The beauty is in the details. And the differences in stitching styles, or color shades, well those are just a few of the things that make the pieces “our own” and a true “individual” work of art.

    As everything I have had the fun of watching you create step by step on here, this is very beautiful so far, and perfect. It is very…Mary.

    Keep up the great work as you continue to inspire us to create our own. I feel like we are a little legion of Mary Corbet art students lol.

    🙂

    All the best,

    Mindi Hammerstone

  6. Hi Mary,
    I agree with you about the Appleton wools – and so do all the students on the RSN Crewelwork course I just finished. It’s fuzzy, it’s uneven in spin, it breaks – not one of us didn’t have to discard lengths of wool because it was of inferior quality. Too bad since their color range is so good. I’ll be working this piece in Heathway wools of similar colors and I know it will be joy to stitch.
    Your looks just beautiful so far and I can’t wait to get home and begin!
    Liebe Grusse,
    Kathy

  7. What fabric are you using for the Persian Blossom? I am in the process of deciding which fabric to buy but I do not like Linen Twill. I like fabrics with some drape.
    I have another problem. I am going to work my Persian Blossom in Cascade House varigated wools which I have ordered from Australia (I live in the UK) and have chose the colours by looking. I do not like using Appleton for crewel work. I would love a conversion chart Appleton – Casacade House but have not found anything on the internet to buy.

    1. Hi, Isabel – I’m using Strathaven linen, in “natural.” It’s working quite well! It’s a nice linen for crewel work, if you don’t want to use twill. Concerning the threads, I doubt there’s a conversion chart available, especially if the Cascade House threads you’re talking about are variegated. (Appleton doesn’t do variegated threads…) It’s hard to purchase threads unseen, especially considering the differences between monitors and how they display color. I hope you find what you’re looking for! Maybe you can contact the company that makes the threads you want to use, and find out if they have thread color cards. Ordering a set of color cards may save you money in the long run!

      Another thread choice you might consider, since you’re living in the UK, is Heathway wools (from Wales). They’re quite nice to stitch with and have a good range of colors and shades. They don’t have variegated options, but they do have a good range when it comes to shades within a color. Just something to think about!

      ~MC

  8. Mary, I think the colors look beautiful, very subtle and interesting. What other colors will be used? I believe a lot of subtle neutral tones with small accents of bright color can be very effective.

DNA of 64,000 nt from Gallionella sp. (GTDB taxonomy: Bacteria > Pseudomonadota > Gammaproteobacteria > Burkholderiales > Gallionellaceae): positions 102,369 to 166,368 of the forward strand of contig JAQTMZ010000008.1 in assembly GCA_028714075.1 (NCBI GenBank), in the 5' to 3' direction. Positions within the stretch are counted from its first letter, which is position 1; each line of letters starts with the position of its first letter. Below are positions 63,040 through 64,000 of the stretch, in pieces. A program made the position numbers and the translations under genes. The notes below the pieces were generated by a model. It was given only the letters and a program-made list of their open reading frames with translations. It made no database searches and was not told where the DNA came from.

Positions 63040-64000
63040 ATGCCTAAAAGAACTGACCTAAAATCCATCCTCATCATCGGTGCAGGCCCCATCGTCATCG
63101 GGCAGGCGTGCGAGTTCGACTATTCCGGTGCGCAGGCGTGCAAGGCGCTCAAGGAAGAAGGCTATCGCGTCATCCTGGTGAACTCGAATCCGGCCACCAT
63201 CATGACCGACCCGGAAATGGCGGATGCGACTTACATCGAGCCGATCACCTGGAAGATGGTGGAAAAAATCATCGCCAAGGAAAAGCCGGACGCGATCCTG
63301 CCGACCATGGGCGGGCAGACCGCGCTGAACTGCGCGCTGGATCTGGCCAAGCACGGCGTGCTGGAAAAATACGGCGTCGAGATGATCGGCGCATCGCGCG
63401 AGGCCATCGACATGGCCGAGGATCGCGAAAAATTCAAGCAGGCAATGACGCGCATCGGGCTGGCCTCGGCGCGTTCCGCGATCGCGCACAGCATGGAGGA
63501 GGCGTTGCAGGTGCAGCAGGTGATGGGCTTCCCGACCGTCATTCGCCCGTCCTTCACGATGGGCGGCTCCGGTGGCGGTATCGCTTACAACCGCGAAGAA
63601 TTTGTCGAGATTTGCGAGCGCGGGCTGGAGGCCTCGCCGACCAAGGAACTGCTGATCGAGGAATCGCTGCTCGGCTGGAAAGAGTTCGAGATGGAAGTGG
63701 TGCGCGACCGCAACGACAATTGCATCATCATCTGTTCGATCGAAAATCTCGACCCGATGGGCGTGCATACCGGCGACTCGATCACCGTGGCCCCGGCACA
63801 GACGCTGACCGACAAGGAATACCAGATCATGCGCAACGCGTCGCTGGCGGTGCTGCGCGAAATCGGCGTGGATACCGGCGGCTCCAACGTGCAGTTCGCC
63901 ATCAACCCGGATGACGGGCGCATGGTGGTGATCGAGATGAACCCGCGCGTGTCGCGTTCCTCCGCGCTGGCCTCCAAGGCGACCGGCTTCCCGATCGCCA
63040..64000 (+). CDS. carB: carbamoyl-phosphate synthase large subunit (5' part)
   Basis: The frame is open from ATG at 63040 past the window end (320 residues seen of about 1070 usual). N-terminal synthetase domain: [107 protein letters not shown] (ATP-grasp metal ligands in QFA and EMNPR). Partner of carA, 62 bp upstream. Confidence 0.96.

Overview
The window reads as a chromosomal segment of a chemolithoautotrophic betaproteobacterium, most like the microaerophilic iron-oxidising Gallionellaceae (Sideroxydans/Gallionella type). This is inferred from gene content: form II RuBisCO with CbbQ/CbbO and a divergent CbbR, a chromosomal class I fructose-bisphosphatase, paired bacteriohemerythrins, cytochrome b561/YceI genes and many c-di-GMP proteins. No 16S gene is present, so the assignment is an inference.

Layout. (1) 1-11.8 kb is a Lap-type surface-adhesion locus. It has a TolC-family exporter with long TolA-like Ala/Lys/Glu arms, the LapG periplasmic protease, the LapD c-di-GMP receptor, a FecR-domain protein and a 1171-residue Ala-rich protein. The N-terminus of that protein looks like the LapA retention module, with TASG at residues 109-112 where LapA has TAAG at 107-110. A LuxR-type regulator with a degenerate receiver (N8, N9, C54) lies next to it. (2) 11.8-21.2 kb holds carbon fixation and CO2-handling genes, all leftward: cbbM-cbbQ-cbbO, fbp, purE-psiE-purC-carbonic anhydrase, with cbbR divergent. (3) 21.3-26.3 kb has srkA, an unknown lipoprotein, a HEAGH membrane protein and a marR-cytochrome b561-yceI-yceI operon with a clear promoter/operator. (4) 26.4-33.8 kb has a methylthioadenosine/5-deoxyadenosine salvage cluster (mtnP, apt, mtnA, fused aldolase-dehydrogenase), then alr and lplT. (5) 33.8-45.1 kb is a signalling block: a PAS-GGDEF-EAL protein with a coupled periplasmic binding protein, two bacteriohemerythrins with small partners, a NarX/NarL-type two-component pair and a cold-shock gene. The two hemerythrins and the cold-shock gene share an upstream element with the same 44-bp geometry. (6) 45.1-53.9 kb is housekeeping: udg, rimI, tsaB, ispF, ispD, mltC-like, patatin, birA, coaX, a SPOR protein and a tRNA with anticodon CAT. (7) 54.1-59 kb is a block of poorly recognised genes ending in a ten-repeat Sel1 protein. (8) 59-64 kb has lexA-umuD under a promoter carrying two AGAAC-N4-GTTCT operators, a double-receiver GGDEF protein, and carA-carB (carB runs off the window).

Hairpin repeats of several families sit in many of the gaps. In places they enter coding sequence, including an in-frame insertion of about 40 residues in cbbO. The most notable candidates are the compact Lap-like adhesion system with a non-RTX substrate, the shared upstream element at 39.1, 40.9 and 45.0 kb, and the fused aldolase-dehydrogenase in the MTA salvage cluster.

By the way, I’m still not receiving your newsletter at my email address, though obviously no problem with simply going to your site. Just curious if something has changed.

    1. Hi, Patricia – Thanks for letting me know – I made some adjustments the other day when I got your e-mail, but I’ll go back in and see if there’s another problem. Have you checked your spam filter? Sometimes, they might start escaping into there for some reason! I’ll take a look on my end!

      Colors – there are some “brighter” golds and blues in here, but nothing really bright-bright. It’s mostly neutral colors, golds, and blues.

      ~MC

  9. I’m anxious to see how you stitch all those teeny floral things. If you stitch the whole background, then the tiny blossom placements will be gone. If you stitch all the blossoms, stitching around them would be a royal headache.

    I like the colors because they’re unexpected. Not the typical blossom.

    1. Hi, Anne – Heathway is made by the same folks who dye Pearsall’s silk. Perhaps if you contact them through their website, they’ll be able to give you a source for the threads in the UK or Europe? ~MC

  10. Wow, Mary, my eyes are googling yet again! I loved this design when I first saw it and would love to work it, but time is not on my side at present so it will have to wait.

    I am what you might call a ‘thread tart’ – I will use anything and everything all together in one piece, although if I were to work something like this it would be all one, either wool or silk. I have had a look at the Fine d’Aubusson wool, it looks much nicer than either Appleton’s or Medici, so I can see the poor old credit card getting another working out, lol.

    Thanks for everything. I agree wholeheartedly with whomever said this is like being in the Mary Corbet Art Class.

  11. Hi Anne,
    John Cunningham is just getting his wools online for sale. Contact him via his web site to ask about getting wool in Europe. For a supplier in the USA, go to Tristan Brooks. She also sells his silks which are equally beautiful.
    Liebe Grusse,
    Kathy

  12. I would like to stitch a project that calls for Cascade House crewel wool but I’d like to use Appletons instead. Do you know if there is a conversion anywhere please?

    1. Hi, Sandra – I’m not sure if there’s a conversion chart for Cascade to Appleton available. I haven’t heard of one, anyway, and I couldn’t find one by googling it. Maybe someone else out there has some more experience with the threads and can answer that. You could always try contacting the manufacturers directly…

  13. Hello such, I love the embroideries mainly perform crewel, I board with Muline and perlé thread, but I would love to use wool as you do, I could say wool, from already very grateful Cristina de Montevideo-Uruguay